Sunday, March 9, 2008

The Third Kalandar's Tale (The Arabian Nights)

The world really needs an edition of homoerotic tales from the Arabian Nights. has a few, centering on the 8th century Islamic rake and poet Abu Nawas. My book of selected stories, a battered 1959 hardbound edited by Bennett A. Cerf, has The Third Kalandar's Tale, which, in part, details the trials of a king stranded on an island.

But while I was pondering my case and longing for death behold, I saw afar off a ship making for the island; so I clomb a tree and hid myself among the branches. Presently the ship anchored and landed ten slaves, blackamoors, bearing iron hoes and baskets, who walked on till they reached the middle of the island.
[They dig up a trapdoor and open it, then return to the ship for food, furniture, decorations, and other household goods, and put them underground. An old man disembarks, escorting a young man:]
And the Shaykh held by the hand a youth cast in beauty's mould, all elegance and perfect grace; so fair was he that his comeliness deserved to be proverbial; for he was as a green bough or the tender young of the roe, ravishing every heart with his loveliness and subduing every soul with his coquetry and amourous ways...
[They bury the boy in the underground dwelling.]
When they turned away to depart, I came down from the tree, and going to the place I had seen them fill up, scraped off and removed the earth; and in patience possessed my soul until I had cleared the whole of it away. Then appeared the trap-door which was of wood, in shape and size like a millstone; and when I lifted it up it disclosed a winding staircase of stone. At this I marvelled and, descending the steps till I reached the last, found a fair hall, spread with various kinds of carpets and silk stuffs, wherein was a youth sitting upon a raised couch and leaning back upon a round cushion with a fan in his hand and nosegays and posies of sweet scented herbs and flowers before himl but he was alone and not a soul near him in the great vault. When he saw me he turned pale; but I saluted him courteously and said, "Set thy mind at ease and calm thy fears; no harm shall come near thee; I am a man like thyself and a King to boot; whom the decrees of Destiny have sent to bear thee company and cheer thee in thy loneliness. But now tell me, what is thy story and what causeth thee to dwell thus in solitude under the ground?"
When he was assured that I was of his kind and no Jinni, he rejoiced and his fine colour returned...

[The boy explains that he is his elderly father's only child, but that a prophecy foretold he would live fifteen years only to be killed by a man named Ajib, son of King Khazib. This man was also fortold to shoot down the horseman of yellow laton on top of a mountain of magnet, already accomplished earlier in the story. Of course, our hero is Ajib himself, reported drowned- the boy's father will come back in thirty days to fetch him, with the assumption that Ajib is dead for sure and no longer a threat. Ajib does not declare himself, but swears an oath not to harm the boy- indeed, to serve him and keep him company until the time is over, at which point he'll ask the boy's father for an escort to his own kingdom. The boy is glad, they eat dinner, and go to sleep.]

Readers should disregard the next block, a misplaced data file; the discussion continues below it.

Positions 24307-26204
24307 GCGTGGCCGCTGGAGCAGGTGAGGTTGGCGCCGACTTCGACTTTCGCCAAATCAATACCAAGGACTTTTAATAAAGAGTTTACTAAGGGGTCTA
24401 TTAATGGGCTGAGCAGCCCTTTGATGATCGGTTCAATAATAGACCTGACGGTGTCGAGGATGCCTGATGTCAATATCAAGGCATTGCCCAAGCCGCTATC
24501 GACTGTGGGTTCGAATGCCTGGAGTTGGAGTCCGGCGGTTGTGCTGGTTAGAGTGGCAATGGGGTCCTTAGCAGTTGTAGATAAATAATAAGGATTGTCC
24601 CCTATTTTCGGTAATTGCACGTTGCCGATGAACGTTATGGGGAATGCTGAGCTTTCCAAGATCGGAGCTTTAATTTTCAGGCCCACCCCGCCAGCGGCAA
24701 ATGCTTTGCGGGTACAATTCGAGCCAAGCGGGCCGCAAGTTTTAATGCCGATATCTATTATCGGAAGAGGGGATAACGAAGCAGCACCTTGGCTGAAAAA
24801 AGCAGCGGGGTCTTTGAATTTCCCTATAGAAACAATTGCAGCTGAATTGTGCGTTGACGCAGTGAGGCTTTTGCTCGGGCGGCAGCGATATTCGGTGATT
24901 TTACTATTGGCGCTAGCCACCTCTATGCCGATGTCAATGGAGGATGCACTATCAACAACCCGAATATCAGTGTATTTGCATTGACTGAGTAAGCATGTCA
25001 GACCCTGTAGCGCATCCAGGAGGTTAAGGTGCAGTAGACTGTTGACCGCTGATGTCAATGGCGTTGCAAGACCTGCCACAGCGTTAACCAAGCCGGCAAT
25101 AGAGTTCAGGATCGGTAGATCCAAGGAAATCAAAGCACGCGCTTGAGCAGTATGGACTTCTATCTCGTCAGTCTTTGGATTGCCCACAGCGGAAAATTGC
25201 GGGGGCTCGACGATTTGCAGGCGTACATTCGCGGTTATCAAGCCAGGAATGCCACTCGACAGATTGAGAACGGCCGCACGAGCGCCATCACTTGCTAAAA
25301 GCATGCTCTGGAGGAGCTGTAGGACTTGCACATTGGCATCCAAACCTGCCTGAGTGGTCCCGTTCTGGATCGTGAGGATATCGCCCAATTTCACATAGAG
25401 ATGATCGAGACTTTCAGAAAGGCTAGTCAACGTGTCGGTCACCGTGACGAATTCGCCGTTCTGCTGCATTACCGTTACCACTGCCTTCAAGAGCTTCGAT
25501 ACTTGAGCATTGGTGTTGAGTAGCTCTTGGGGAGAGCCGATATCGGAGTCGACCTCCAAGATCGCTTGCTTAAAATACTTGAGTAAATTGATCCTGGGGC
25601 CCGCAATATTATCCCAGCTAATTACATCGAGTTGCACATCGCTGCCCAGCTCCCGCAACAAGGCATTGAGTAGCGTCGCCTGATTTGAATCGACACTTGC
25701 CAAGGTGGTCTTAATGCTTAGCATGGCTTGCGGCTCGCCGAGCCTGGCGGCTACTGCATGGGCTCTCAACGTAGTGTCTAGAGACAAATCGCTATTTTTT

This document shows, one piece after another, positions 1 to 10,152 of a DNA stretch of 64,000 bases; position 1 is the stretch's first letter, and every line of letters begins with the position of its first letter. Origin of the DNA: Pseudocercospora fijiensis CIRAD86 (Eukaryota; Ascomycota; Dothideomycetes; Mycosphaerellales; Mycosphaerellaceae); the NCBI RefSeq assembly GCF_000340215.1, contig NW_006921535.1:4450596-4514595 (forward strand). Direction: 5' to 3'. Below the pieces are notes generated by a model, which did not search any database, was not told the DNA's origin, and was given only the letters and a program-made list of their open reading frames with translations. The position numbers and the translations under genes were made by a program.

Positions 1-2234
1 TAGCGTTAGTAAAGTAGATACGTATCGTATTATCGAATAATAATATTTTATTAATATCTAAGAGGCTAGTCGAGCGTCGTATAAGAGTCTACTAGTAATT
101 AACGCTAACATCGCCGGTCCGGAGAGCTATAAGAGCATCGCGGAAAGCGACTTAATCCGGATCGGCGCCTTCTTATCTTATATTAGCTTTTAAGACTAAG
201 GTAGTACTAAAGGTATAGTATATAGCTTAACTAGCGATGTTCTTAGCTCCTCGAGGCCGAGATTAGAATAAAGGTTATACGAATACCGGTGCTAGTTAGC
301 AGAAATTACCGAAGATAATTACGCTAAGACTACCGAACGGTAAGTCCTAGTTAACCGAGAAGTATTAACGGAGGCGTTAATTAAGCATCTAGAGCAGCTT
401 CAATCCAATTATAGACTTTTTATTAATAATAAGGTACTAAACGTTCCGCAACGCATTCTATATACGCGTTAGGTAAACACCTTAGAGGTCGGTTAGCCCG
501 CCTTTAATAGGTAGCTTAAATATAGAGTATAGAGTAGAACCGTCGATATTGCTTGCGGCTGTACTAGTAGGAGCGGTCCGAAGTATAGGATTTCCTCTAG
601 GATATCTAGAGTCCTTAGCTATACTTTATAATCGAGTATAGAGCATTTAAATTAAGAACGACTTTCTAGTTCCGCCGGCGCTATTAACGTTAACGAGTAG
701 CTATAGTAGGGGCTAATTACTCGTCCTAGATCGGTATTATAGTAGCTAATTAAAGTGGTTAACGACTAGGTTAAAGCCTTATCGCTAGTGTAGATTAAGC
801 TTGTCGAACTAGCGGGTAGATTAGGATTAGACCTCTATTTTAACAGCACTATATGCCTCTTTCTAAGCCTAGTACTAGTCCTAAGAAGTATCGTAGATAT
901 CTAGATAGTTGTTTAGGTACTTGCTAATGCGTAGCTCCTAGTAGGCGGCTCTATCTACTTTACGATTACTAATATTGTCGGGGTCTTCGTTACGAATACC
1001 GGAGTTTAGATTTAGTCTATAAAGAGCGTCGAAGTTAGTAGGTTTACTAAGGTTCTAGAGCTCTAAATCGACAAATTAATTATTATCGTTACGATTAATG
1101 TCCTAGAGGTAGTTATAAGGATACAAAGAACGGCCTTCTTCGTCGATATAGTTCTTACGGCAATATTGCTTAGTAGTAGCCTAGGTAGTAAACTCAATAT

Next morning I arose and warmed a little water, then lifted him gently so as to awake him and brought the warm water wherewith he washed his face and said to me, "Heaven requite thee for me with every blessing, O youth! By Allah, if I get quit of this danger and am saved from him whose name is Ajib bin Khazib, I will make my father reward thee and send thee home healthy and wealthy; and, if I die, then my blessing be upon thee." I answered, "May the day never dawn on which evil shall betide thee; and may Allah make my last day before thy last day!" Then I set before him somewhat of food and we ate; and I got ready perfumes for fumigating the hall, wherewith he was pleased. Moreover I made him a Mankalah-cloth; and we played and ate sweetmeats and we played again and took our pleasure until nightfall, when I rose and lighted the lamps, and set before him somewhat to eat, and sat telling him stories till the hours of darkness were far spent. Then he lay down to rest and I covered him up and rested also. And thus I continued to do so, O my lady, for days and nights and affection for him took root in my heart and my sorrow was eased, and I said to myself, The astrologers lied when they predicted that he should be slain by Ajib bin Khazin: by Allah, I will not slay him. I ceased not ministering to him and conversing and carousing with him and telling him all manner takes for thirty-nine days. On the fortieth night the youth rejoiced and said, "O my brother, Alhamdolillah!-praise be to Allah- who has preserved me from death and this is thy blessing and the blessing of thy coming to me; and I prayed God that He restore thee to thy native land. But now, O my brother, I would thou warm me some water for the Ghusl-ablution and do thou kindly bathe me and change my clothes." I replied, "With love and gladness;" and I heated water in plenty and carrying it to him washed his body all over, the washing of health, with meal of lupins and rubbed him well and changed his clothes and spread him on a high bed whereon he lay down to rest, being drowsy after bathing. Then said he, "O my brother, cut me up a water-melon, and sweeten it with a little sugar-candy." So I went to the store-room and bringing out a fine water-melon I found there, set it on a platter and laid it before him saying, "O my master hast thou not a knife?" "Here it is," answered he, "over my head on a high shelf." So I got up in haste and taking the knife down from its sheath; but my foot slipped in stepping down and I fell heavily upon the youth holding in my hand the knife which hastened to fulfil what had been written on the Day that decided the destinies of man, and buried itself, as if planted, in the youth's heart.